Mining company Fortescue Metals Group, industry superfund Cbus and professional services firm Aurecon are the most recent additions to the Australian Industry Energy Transitions Initiative.

The initiative is a collaborative effort for industry and business leaders to collectively learn, develop research and take actions that move broader industry sectors towards net zero emissions in supply chains by mid-century.

The Australian Industry ETI is unique in focusing on the opportunities for Australian industry in moving towards net zero emissions in hard-to-abate supply chains, and involves 14 company participants representing a spectrum of interests.

Australian Industry ETI has a specific focus on five supply chains that contribute more than one-quarter of Australia’s annual greenhouse gas emissions and generate exports worth around $160 billion.

These supply chains are in sectors where abatement has traditionally faced structural challenges, and include steel, aluminium, liquified natural gas, other metals (such as lithium, copper and nickel) and chemicals (including explosives and fertiliser).

The initiative’s chair Simon McKeon AO, Chancellor of Monash University, former CSIRO chair, said the ability to attract diverse participation meant the initiative was well-positioned to support Australian industry to be successful in a decarbonised global economy.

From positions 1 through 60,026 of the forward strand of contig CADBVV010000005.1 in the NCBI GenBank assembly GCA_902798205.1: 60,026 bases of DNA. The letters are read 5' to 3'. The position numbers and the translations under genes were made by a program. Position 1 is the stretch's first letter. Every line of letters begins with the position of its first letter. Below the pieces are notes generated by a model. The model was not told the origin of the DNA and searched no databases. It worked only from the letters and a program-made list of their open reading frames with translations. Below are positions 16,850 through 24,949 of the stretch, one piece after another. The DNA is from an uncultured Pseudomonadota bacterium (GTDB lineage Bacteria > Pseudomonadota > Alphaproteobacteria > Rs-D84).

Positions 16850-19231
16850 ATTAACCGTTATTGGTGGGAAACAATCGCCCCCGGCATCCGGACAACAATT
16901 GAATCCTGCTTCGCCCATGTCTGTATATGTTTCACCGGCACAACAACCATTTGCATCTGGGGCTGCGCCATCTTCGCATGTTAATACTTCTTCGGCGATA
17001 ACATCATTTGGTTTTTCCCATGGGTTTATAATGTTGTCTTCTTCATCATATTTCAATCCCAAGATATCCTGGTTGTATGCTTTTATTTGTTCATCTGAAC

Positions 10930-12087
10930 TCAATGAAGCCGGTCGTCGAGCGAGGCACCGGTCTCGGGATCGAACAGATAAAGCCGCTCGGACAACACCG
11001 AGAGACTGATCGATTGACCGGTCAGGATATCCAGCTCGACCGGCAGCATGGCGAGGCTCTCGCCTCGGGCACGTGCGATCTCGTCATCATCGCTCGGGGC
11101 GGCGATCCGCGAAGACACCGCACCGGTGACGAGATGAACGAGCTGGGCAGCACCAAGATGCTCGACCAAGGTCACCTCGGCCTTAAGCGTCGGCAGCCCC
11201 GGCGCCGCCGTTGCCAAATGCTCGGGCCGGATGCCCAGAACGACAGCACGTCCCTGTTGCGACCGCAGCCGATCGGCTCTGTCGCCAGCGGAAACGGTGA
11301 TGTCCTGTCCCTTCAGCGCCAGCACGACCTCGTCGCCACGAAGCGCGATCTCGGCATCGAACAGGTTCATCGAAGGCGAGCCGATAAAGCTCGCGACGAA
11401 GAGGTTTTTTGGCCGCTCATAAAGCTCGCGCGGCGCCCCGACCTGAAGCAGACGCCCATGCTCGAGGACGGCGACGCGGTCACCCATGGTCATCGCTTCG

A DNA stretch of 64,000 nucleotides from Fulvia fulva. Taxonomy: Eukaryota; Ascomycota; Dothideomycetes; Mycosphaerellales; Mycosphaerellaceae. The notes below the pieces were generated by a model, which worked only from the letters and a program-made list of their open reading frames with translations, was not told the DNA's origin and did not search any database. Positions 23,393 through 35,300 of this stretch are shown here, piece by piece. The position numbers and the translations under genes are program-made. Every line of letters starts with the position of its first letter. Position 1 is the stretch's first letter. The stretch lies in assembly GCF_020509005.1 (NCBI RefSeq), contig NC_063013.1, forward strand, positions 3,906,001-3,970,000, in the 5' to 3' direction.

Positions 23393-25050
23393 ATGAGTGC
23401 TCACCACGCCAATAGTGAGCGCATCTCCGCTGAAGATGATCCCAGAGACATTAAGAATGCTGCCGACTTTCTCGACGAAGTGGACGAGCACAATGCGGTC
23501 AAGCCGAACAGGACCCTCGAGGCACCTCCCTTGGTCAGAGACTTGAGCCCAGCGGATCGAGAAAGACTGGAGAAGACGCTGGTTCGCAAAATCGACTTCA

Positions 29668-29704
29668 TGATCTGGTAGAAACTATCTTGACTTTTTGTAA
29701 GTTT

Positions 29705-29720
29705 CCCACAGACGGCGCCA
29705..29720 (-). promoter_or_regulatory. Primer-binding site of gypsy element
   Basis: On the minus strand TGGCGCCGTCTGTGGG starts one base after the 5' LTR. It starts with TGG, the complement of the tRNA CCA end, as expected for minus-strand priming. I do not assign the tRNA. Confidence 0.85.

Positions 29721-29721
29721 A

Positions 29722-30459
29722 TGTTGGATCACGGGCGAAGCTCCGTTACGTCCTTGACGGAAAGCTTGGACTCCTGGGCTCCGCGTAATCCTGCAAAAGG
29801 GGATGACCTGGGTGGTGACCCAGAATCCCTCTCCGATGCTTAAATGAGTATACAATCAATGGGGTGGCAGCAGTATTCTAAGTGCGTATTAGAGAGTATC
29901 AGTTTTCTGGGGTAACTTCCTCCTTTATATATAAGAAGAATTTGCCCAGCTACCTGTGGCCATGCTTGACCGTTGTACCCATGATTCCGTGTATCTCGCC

“Recently, China, Japan and South Korea followed others in setting net zero emissions targets, and more announcements will inevitably follow,’ McKeon said.

“By coming together across supply chain systems, it allows us to better see the opportunities in Australia and globally.”

He said Australia had one of the most formidable clean energy resource bases and established expertise in exporting critical energy and material resources.

“Australia also has a sophisticated financial services sector, capable of deploying significant capital to finance a transition to net zero,” McKeon said. 

Fortescue CEO, Elizabeth Gaines said, promoting a culture of ongoing collaboration is critical to ensuring Australia’s business sector remains in a strong position to take the lead and tackle the challenges associated with climate change.

Fortescue has an operational target to become net zero by 2040.

Nicole Bradford, Cbus Head of Responsible Investment said there is a push from financial regulators in Australia to move from commitments to actions, so collaborative efforts like the Australian Industry Energy Transitions Initiative are incredibly important.

Fortescue joins industry peers BHP, Woodside, BlueScope Steel, BP Australia, Orica, APA Group, Australian Gas Infrastructure Group and Wesfarmers Chemicals, Energy and Fertilisers, which were announced as participants in July. Together, these industry participants account for 15 per cent of Australia’s industrial emissions. 



comments powered by Disqus